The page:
War of the Rebellion: Serial 012 Page 0766 THE PENINSULAR CAMPAIGN, VA. Chapter XXIII.

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As soon as these arrangements had been made the enemy, having apparently been re-enforced, now returned to the attack. The whole of my division on the field was very warmly engaged. The action lasted about one hour longer. Our line toward the last poured in its fire and repulsed the enemy with a general charge, assisted and followed up promptly by a bayonet charge on the left and rear of the enemy's line of two regiments of General French's brigade, the Fifty-seventh and Sixty-sixth New York, led by that general in person. At the same time their retreat was precipitated by the fire of our pieces of Pettit's battery, directed by Captain Hazzard, which, at the suggestion of Captain Norvell, I had moved up against the enemy's left.

During the whole of this severe and hotly-contested battle I was ably assisted by all three of my brigadiers, with their staffs, and among those staff I would particularly mention as worthy of distinction Captain, Fisk, adjutant-general of General French, wounded; Lieutenant Plume, aide to General French, who led in some of the regiments for me in person; Lieutenant French, aide to the same general, and Dr. Grant, brigade surgeon. On the staff of General Howard, Captain Sewall, adjutant-general; Lieutenants Howard and Miles (wounded), and Lieutenant Scott, aides-de-camp. My own personal staff conveyed my orders with promptitude and delivered them with conciseness, and under my direction led in several of the regiments under the heavy fire of the enemy to be put in position by the different brigadier-generals. Captain Norvell, assistant adjutant-general; Lieutenants Hurlbut and Draper, aides-de-camp; Lieutenant Miller, volunteer aide; Captain Fuller, assistant commissary of subsistence and volunteer aide, Captain McMahon, of General Meagher's brigade, and staff volunteer aide upon this occasion, all did their duty nobly, and it is my duty and desire to state that the general conduct of the troops, both officers and men, was all that could be asked. I would also recommend particularly the cool and deliberate manner in which the artillery was served, and the skill and efficiency exhibited by Captains Hazzard and Pettit in directing its fire, and as a reward to faith-full merit and unflinching bravery I would most solicit that the colors of the infantry and artillery of the division have the words:Fair Oaks" inscribed upon them.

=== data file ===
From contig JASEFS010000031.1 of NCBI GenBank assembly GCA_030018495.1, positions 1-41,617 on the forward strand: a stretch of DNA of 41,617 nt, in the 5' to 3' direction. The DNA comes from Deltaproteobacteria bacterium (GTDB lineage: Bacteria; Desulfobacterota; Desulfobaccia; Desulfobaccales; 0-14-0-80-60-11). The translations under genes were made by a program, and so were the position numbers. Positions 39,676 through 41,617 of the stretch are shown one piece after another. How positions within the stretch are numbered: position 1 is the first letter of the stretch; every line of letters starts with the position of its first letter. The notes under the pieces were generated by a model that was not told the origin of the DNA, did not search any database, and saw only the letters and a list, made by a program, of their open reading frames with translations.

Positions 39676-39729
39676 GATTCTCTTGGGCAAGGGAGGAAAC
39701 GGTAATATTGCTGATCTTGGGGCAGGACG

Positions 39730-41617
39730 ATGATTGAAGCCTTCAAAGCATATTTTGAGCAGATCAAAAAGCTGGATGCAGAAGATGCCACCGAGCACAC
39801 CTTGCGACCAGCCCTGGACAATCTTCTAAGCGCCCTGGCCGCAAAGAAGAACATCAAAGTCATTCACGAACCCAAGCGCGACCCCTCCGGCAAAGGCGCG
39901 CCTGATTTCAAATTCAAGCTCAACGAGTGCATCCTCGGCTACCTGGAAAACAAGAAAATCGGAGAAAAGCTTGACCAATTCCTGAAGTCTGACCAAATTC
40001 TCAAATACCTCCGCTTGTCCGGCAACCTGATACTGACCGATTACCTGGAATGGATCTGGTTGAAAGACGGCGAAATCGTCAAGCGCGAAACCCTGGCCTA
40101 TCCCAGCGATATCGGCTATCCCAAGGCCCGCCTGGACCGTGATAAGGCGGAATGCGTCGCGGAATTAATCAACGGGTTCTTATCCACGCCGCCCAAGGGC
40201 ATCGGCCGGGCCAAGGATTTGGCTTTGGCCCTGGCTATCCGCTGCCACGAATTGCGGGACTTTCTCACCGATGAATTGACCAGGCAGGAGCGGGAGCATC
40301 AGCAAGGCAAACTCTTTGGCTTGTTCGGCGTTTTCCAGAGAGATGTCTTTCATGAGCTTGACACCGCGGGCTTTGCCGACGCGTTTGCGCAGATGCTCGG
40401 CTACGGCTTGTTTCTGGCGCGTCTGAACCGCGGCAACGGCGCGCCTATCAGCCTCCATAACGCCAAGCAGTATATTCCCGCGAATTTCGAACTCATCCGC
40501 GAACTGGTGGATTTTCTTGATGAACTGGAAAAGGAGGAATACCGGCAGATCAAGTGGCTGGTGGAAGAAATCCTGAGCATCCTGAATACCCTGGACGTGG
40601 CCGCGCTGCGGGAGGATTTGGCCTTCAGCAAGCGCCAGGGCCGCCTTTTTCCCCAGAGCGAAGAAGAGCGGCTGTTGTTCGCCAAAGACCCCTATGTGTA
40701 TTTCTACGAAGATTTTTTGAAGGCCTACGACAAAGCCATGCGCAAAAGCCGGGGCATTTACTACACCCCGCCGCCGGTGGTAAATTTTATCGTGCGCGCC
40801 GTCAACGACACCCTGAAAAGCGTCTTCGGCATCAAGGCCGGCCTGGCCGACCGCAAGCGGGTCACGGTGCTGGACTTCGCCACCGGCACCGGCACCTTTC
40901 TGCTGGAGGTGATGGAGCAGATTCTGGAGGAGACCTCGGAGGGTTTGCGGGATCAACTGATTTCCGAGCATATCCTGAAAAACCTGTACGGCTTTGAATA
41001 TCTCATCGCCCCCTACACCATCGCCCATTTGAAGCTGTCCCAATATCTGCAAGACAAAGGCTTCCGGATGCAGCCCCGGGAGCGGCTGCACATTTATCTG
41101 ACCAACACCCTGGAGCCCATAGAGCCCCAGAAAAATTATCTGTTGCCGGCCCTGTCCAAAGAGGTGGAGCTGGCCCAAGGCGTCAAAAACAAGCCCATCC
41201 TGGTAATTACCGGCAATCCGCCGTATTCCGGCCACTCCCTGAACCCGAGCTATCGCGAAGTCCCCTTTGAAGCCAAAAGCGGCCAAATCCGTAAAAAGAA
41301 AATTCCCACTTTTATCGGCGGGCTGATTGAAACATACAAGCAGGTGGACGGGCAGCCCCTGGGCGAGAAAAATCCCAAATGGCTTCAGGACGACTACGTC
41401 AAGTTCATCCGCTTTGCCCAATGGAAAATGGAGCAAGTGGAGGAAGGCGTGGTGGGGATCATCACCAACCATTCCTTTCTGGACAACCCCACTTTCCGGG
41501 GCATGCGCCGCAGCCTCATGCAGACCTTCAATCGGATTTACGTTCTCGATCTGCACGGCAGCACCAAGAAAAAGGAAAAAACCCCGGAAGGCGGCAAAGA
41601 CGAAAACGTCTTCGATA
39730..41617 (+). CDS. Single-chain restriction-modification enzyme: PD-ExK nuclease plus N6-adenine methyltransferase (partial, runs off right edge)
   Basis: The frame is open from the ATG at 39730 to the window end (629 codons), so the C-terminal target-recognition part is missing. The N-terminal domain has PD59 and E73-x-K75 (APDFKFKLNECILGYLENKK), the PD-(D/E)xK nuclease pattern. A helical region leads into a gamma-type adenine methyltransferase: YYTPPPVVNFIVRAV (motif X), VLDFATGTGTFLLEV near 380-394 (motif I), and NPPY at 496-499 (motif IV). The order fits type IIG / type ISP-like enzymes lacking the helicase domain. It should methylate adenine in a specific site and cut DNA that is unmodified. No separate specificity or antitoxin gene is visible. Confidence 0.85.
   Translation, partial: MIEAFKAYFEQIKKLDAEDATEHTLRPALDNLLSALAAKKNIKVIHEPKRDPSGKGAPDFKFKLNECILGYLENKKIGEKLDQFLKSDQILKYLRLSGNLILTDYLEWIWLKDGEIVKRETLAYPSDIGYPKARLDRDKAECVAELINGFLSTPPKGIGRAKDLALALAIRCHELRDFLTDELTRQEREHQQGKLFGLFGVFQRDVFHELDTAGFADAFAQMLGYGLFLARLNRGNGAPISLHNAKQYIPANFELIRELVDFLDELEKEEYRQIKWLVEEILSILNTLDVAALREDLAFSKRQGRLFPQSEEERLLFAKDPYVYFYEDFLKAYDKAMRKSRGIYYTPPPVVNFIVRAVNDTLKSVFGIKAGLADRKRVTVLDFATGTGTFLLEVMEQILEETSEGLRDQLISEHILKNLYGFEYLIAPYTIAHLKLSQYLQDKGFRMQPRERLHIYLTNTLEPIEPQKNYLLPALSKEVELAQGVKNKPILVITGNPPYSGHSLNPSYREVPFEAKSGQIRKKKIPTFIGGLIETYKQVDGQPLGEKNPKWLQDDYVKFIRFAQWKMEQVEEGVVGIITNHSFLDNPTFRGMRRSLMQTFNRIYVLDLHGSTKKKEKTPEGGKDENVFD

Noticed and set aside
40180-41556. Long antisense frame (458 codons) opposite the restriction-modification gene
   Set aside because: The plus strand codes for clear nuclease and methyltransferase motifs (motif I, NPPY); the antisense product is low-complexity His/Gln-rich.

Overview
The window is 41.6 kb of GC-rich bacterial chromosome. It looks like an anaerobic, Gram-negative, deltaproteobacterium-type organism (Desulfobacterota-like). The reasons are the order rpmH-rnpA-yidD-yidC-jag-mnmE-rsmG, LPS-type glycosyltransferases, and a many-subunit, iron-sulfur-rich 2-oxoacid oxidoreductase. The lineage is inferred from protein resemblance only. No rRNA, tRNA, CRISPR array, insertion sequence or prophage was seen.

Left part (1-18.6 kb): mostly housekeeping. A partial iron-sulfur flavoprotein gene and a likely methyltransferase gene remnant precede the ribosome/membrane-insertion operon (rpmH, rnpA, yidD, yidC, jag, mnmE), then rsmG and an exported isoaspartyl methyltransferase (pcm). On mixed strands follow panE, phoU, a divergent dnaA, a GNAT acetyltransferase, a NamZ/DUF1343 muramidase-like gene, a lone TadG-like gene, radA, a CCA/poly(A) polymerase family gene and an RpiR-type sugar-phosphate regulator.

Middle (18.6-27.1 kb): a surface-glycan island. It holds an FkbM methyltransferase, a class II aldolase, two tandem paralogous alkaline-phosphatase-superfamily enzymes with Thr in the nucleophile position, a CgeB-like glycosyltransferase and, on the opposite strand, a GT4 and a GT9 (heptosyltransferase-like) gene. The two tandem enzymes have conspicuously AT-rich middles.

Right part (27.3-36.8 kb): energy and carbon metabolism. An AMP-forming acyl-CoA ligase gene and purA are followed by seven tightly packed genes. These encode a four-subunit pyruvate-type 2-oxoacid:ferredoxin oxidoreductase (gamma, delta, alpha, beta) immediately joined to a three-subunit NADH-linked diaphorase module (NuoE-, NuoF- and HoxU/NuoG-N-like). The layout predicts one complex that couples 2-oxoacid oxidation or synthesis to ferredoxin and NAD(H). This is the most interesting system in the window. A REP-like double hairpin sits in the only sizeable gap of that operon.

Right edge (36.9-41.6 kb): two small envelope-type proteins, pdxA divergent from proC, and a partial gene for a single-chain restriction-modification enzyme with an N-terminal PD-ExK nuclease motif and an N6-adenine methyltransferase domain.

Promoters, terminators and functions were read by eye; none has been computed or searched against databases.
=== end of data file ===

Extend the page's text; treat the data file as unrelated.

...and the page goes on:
In killed, wounded, and missing my division lost about 900 men and officers.* The loss of the enemy must have been at least two to one of ours. Many of their wounded were brought in by us, but we suppose the greater number were carried off by them. The number of my division engaged was about 7,000. A correct list of the killed and wounded in my division will be handed in as soon as it can be obtained. My division has buried 383 of the enemy left dead on the field. Many more were buried of which we have no account.

Your obedient servant,


Brigadier-General, Commanding Division.

Captain J. H. TAYLOR,

Assistant Adjutant-General.


* But see revised statement, p. 757.